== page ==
Yuki Sato, Akiko Oguchi, Yuji Fukushima, Kyoko Masuda, Naoya Toriu, Keisuke Taniguchi, Takahisa Yoshikawa, Xiaotong Cui, Makiko Kondo, Takeshi Hosoi, Shota Komidori, Yoko Shimizu, Harumi Fujita, Li Jiang, Yingyi Kong, Takashi Yamanashi, Jun Seita, Takuya Yamamoto, Shinya Toyokuni, Yoko Hamazaki, Masakazu Hattori, Yasunobu Yoshikai, Peter Boor, Jürgen Floege, Hiroshi Kawamoto, Yasuhiro Murakawa, Nagahiro Minato, Motoko Yanagita
Chronic kidney disease (CKD) imposes a strong and independent risk for peripheral artery disease (PAD). While solutes retained in CKD patients (uremic solutes) inflict vascular damage, their role in PAD remain elusive. Here, we show that the dietary tryptophan-derived uremic solute including indoxyl sulfate (IS) and Kynurenine (Kyn), at concentrations corresponding to CKD patients suppressed β-catenin in several cell-types including microvascular endothelial cells (EC), inhibiting Wnt activity and proangiogenic Wnt targets in ECs. Mechanistic probing revealed that these uremic solutes downregulated β-catenin, dependent on serine 33 in its degron motif and through Aryl Hydrocarbon Receptor (AHR). Hindlimb ischemia in adenine-induced CKD and IS solute-specific mice models showed diminished β-catenin and VEGF-A in the capillaries and reduced capillary density, which correlated inversely with blood levels of IS and Kyn and AHR activity in ECs. An AHR inhibitor treatment normalized post-ischemic angiogenic response in CKD mice to a non-CKD level. In a prospective cohort of PAD patients, plasma levels of tryptophan metabolites and plasma’s AHR-inducing activity in ECs significantly increased the risk of future adverse limb events. This work uncovers tryptophan metabolites-AHR-β-catenin axis as a mediator of microvascular rarefaction in CKD patients and demonstrates its targetability for PAD in CKD models.
Nkiruka V. Arinze, Wenqing Yin, Saran Lotfollahzadeh, Marc Arthur Napoleon, Sean Richards, Joshua A. Walker, Mostafa Belghasem, Jonathan D. Ravid, Mohamed Hassan Kamel, Stephen A. Whelan, Norman Lee, Jeffrey J. Siracuse, Stephan Anderson, Alik Farber, David Sherr, Jean Francis, Naomi M. Hamburg, Nader Rahimi, Vipul C. Chitalia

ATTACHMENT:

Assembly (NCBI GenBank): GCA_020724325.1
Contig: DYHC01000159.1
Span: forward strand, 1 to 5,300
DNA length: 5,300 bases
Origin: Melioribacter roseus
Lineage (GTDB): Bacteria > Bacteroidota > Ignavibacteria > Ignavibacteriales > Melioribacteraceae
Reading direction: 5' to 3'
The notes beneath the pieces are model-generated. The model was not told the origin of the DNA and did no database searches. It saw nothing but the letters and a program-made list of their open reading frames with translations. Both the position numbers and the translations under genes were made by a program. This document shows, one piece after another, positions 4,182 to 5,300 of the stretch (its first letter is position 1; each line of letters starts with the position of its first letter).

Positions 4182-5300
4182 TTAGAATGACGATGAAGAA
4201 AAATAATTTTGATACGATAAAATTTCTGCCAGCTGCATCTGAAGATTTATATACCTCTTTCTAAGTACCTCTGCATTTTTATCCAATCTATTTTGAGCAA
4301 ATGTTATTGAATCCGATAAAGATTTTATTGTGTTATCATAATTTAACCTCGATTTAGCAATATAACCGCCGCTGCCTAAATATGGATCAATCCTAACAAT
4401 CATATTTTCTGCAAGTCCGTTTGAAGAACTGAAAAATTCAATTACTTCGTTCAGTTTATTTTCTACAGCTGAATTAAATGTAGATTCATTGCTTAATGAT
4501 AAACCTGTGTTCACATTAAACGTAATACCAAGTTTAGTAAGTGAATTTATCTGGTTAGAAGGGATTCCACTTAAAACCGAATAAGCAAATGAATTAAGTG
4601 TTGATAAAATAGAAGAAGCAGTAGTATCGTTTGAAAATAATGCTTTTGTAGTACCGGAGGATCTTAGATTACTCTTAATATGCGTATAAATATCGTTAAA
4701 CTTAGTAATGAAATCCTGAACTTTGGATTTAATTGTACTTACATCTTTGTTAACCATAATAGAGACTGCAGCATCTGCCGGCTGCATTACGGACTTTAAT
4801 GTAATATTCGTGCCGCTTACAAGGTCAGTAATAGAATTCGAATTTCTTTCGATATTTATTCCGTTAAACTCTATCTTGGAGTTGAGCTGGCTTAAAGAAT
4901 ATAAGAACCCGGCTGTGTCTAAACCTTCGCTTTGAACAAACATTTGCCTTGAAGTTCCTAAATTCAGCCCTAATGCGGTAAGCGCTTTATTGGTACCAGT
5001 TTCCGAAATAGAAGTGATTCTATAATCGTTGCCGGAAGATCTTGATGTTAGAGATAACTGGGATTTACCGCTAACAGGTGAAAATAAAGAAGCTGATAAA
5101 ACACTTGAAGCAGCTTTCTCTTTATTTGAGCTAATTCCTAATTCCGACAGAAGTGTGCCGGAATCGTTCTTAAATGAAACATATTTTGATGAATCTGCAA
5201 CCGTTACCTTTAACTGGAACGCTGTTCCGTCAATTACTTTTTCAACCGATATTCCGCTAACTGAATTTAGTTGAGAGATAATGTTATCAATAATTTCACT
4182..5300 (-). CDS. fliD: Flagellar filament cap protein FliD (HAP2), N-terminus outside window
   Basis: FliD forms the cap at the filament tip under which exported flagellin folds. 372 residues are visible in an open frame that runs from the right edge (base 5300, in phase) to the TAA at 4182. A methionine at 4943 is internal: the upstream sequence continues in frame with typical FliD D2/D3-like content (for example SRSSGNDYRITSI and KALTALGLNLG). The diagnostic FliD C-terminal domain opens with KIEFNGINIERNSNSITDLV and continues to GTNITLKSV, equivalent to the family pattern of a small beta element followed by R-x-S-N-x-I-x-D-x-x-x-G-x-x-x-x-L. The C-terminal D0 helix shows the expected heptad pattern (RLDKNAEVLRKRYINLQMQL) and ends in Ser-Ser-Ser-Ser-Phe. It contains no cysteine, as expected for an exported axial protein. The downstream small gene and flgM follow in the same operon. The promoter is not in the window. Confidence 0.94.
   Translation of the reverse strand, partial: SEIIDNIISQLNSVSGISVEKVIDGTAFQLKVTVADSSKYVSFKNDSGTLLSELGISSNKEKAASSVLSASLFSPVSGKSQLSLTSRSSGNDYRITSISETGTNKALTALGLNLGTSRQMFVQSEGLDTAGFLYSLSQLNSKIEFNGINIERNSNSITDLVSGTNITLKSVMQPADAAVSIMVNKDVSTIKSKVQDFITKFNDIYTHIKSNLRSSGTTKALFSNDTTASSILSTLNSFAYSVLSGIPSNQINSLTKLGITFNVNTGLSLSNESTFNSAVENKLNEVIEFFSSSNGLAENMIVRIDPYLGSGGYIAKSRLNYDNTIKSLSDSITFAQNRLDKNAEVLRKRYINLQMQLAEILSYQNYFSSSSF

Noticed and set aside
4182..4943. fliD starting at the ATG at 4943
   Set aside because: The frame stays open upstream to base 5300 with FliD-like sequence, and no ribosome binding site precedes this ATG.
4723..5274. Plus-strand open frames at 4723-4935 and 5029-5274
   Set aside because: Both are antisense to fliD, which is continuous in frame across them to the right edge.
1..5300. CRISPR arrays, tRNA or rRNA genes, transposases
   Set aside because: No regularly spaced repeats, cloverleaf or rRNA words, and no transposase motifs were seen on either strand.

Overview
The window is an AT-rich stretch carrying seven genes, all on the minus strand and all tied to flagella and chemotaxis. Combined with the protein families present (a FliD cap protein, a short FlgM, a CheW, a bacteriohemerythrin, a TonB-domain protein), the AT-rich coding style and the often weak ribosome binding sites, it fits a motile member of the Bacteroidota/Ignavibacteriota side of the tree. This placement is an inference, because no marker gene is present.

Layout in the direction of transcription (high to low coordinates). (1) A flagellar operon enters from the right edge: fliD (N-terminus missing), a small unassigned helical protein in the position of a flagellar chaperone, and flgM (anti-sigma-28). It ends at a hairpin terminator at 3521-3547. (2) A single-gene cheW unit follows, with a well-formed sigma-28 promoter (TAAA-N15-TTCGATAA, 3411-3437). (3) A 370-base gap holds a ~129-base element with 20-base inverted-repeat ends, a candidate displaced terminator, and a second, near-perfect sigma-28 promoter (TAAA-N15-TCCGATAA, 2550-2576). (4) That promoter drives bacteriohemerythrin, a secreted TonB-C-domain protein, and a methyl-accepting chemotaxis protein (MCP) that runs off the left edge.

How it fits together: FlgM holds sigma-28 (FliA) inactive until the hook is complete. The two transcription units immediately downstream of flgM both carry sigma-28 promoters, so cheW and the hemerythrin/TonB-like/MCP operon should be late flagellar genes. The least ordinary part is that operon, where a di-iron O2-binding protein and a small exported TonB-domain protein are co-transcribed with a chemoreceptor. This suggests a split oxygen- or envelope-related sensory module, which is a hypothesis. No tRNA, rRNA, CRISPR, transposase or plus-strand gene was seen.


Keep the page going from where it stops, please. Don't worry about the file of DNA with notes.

Severe glomerular injury ultimately leads to tubulointerstitial fibrosis which determines patient outcome, but the immunological molecules connecting these two processes remain unresolved. The present study addressed whether V-domain Ig suppressor of T cell activation (VISTA), constitutively expressed in kidney macrophages, plays a protective role in tubulointerstitial fibrotic transformation after acute antibody-mediated glomerulonephritis. After acute glomerular injury using nephrotoxic serum, tubules in the VISTA-deficient (Vsir–/–) kidney suffered more damage than in wild type kidneys. When interstitial immune cells were examined, the contact frequency of macrophages with infiltrated T cells increased, and the immunometabolic features of T cells changed to high oxidative phosphorylation and fatty acid metabolism and overproduction of interferon-γ. The Vsir–/– parenchymal tissue cells responded to this altered milieu of interstitial immune cells as more interleukin-9 was produced, which augmented tubulointerstitial fibrosis. Blocking antibodies against interferon-γ and interleukin-9 protected the above pathological process in VISTA-depleted conditions. In human samples with acute glomerular injury (e.g., anti-neutrophil cytoplasmic autoantibody vasculitis), high VISTA expression in tubulointerstitial immune cells was associated with low tubulointerstitial fibrosis and good prognosis. Therefore, VISTA is a sentinel protein expressed in kidney macrophages that prevents tubulointerstitial fibrosis via the interferon-γ-interleukin-9 axis after acute antibody-mediated glomerular injury.
Min-Gang Kim, Donghwan Yun, Chae Lin Kang, Minki Hong, Juhyeon Hwang, Kyung Chul Moon, Chang Wook Jeong, Cheol Kwak, Dong Ki Kim, Kook-Hwan Oh, Kwon Wook Joo, Yon Su Kim, Dong-Sup Lee, Seung Seok Han
Coding variants in apolipoprotein L1 (APOL1), termed G1 and G2, can explain most excess kidney disease risk in African Americans; however, the molecular pathways of APOL1-induced kidney dysfunction remain poorly understood. Here, we report that expression of G2 APOL1 in the podocytes of Nphs1rtTA/TRE-G2APOL1 (G2APOL1) mice leads to early activation of the cytosolic nucleotide sensor, stimulator of interferon genes (STING), and the NLR family pyrin domain–containing 3 (NLRP3) inflammasome. STING and NLRP3 expression was increased in podocytes from patients with high-risk APOL1 genotypes, and expression of APOL1 correlated with caspase-1 and gasdermin D (GSDMD) levels. To demonstrate the role of NLRP3 and STING in APOL1-associated kidney disease, we generated transgenic mice with the G2 APOL1 risk variant and genetic deletion of Nlrp3 (G2APOL1/Nlrp3 KO), Gsdmd (G2APOL1/Gsdmd KO), and STING (G2APOL1/STING KO). Knockout mice displayed marked reduction in albuminuria, azotemia, and kidney fibrosis compared with G2APOL1 mice. To evaluate the therapeutic potential of targeting NLRP3, GSDMD, and STING, we treated mice with MCC950, disulfiram, and C176, potent and selective inhibitors of NLRP3, GSDMD, and STING, respectively. G2APOL1 mice treated with MCC950, disulfiram, and C176 showed lower albuminuria and improved kidney function even when inhibitor treatment was initiated after the development of albuminuria.
Junnan Wu, Archana Raman, Nathan J. Coffey, Xin Sheng, Joseph Wahba, Matthew J. Seasock, Ziyuan Ma, Pazit Beckerman, Dorottya Laczkó, Matthew B. Palmer, Jeffrey B. Kopp, Jay J. Kuo, Steven S. Pullen, Carine M. Boustany-Kari, Andreas Linkermann, Katalin Susztak